<last>Doe</last>
</name>

The words between the < and > characters are XML tags. The information in our document (our data) is contained within the various tags that constitute the markup of the document. This makes it easy to distinguish the information in the document from the markup.

As you can see, the tags are paired together, so that any opening tag also has a closing tag. In XML parlance, these are called start-tags and end-tags. The end-tags are the same as the start-tags, except that they have a "/" right after the opening < character.

In this regard, XML tags work the same as start-tags and end-tags do in HTML. For example, you would create an HTML paragraph like this:

<P>This is a paragraph.</P>

As you can see, there is a <P> start-tag, and a </P> end-tag, just like we use for XML.

All of the information from the start of a start-tag to the end of an end-tag, and including everything in between, is called an element. So:

  • <first> is a start-tag
  • </first> is an end-tag
  • <first>John</first> is an element
The text between the start-tag and end-tag of an element is called the element content. The content between our tags will often just be data (as opposed to other elements). In this case, the element content is referred to as Parsed Character DATA, which is almost always referred to using its acronym, PCDATA.

Whenever you come across a strange-looking term like PCDATA, it's usually a good bet the term is inherited from SGML. Because XML is a subset of SGML, there are a lot of these inherited terms.

The whole document, starting at <name> and ending at </name>, is also an element, which happens to include other elements. (And, in this case, the element is called the root element, which we'll be talking about later.)

To put this new-found knowledge into action, let's create an example that contains more information than just a name.

Try It Out – Describing Weirdness

We're going to build an XML document to describe one of the greatest CDs ever produced, Dare to be Stupid, by Weird Al Yankovic. But before we break out Notepad and start typing, we need to know what information we're capturing.

In Chapter 1, we learned that XML is hierarchical in nature; information is structured like a tree, with parent/child relationships. This means that we'll have to arrange our CD information in a tree structure as well.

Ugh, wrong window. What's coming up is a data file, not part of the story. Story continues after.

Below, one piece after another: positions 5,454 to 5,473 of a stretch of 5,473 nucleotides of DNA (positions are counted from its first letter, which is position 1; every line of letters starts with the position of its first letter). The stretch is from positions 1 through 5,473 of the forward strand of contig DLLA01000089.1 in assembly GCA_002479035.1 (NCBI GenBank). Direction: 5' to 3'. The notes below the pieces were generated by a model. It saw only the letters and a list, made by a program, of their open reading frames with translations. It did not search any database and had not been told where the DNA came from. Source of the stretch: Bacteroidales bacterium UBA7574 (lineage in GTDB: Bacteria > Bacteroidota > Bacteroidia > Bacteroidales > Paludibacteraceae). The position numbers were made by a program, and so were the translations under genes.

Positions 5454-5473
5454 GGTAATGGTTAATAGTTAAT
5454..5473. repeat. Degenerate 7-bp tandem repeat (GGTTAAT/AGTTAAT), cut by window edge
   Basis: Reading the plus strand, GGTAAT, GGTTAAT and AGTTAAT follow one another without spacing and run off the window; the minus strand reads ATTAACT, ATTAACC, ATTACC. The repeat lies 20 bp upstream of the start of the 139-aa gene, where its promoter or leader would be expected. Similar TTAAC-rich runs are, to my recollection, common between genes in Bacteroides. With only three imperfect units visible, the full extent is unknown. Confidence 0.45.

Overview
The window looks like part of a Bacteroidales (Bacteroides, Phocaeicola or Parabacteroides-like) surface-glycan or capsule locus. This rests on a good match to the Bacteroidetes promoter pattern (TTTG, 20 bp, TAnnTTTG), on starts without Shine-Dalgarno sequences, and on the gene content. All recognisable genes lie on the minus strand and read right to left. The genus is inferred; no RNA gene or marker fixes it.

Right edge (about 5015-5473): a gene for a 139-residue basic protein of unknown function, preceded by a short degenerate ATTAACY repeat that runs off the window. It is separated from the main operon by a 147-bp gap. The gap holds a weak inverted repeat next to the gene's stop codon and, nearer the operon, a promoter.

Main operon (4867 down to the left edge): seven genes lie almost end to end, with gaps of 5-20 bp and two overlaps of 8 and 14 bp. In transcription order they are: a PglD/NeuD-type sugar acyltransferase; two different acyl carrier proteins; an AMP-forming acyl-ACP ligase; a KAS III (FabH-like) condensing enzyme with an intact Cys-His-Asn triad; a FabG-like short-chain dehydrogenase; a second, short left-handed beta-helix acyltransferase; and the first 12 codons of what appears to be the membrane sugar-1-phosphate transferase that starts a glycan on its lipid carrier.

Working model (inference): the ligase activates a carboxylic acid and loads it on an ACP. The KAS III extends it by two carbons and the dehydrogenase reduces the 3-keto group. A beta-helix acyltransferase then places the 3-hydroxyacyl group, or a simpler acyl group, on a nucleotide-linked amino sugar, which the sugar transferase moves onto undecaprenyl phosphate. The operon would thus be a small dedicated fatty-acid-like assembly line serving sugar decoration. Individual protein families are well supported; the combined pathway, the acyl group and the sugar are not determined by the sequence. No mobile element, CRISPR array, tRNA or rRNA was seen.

1. Since this is a CD, we'll need to capture information like the artist, title, and date released, as well as the genre of music. We'll also need information about each song on the CD, such as the title and length. And, since Weird Al is famous for his parodies, we'll include information about what song (if any) this one is a parody of.

Here's the hierarchy we'll be creating...

...Some of these elements, like <artist>, will appear only once; others, like <song>, will appear multiple times in the document. Also, some will have PCDATA only, while some will include their information as child elements instead. For example, the <artist> element will contain PCDATA for the title, whereas the <song> element won't contain any PCDATA of its own, but will contain child elements that further break down the information.

2. With this in mind, we're now ready to start entering XML. If you have Internet Explorer 5 installed on your machine, type the following into Notepad, and save it to your hard drive as cd.xml...

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Table of Contents


Introduction
Chapter 1: What is XML?
Chapter 2: Well-Formed XML
Chapter 3: XML in the Browser: Cascading Style Sheets
Chapter 4: XSLT and XPath
Chapter 5: XSLT - The Gory Details
Chapter 6: The Document Object Model (DOM)
Chapter 7: The Simple API for XML (SAX)
Chapter 8: Namespaces
Chapter 9: Basic Valid XML: DTDs
Chapter 10: Valid XML: Schemas
Chapter 11: Advanced Valid XML
Chapter 12: Linking XML
Chapter 13: XML and Databases
Chapter 14: Other Uses for XML
Case Study 1: Lydia's Lugnuts Web Store
Case Study 2: Discussion Group System
Case Study 3: XML for a Business-to-Business Application
Appendix A: The XML Document Object Model
Appendix B: SAX 1.0: The Simple API for XML
Appendix C: ASP Quick Start Tutorial
Appendix D: JavaScript Quick Start Tutorial
Appendix E: Support, Errata, and P2P.Wrox.Com
Appendix F: Useful Web Resources
Appendix G: XML Schema Datatypes
Index
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  • Anonymous

    Posted December 5, 2001

    Good book but schema chaper is outdated

    I bought this book at local B&N bookstore. The authors need to update this book. Also, the authors spend a whole page to explain a thing that could be explained in one or two sentences. If they update and bring it up to the latest W3C recommentatins, it should be great.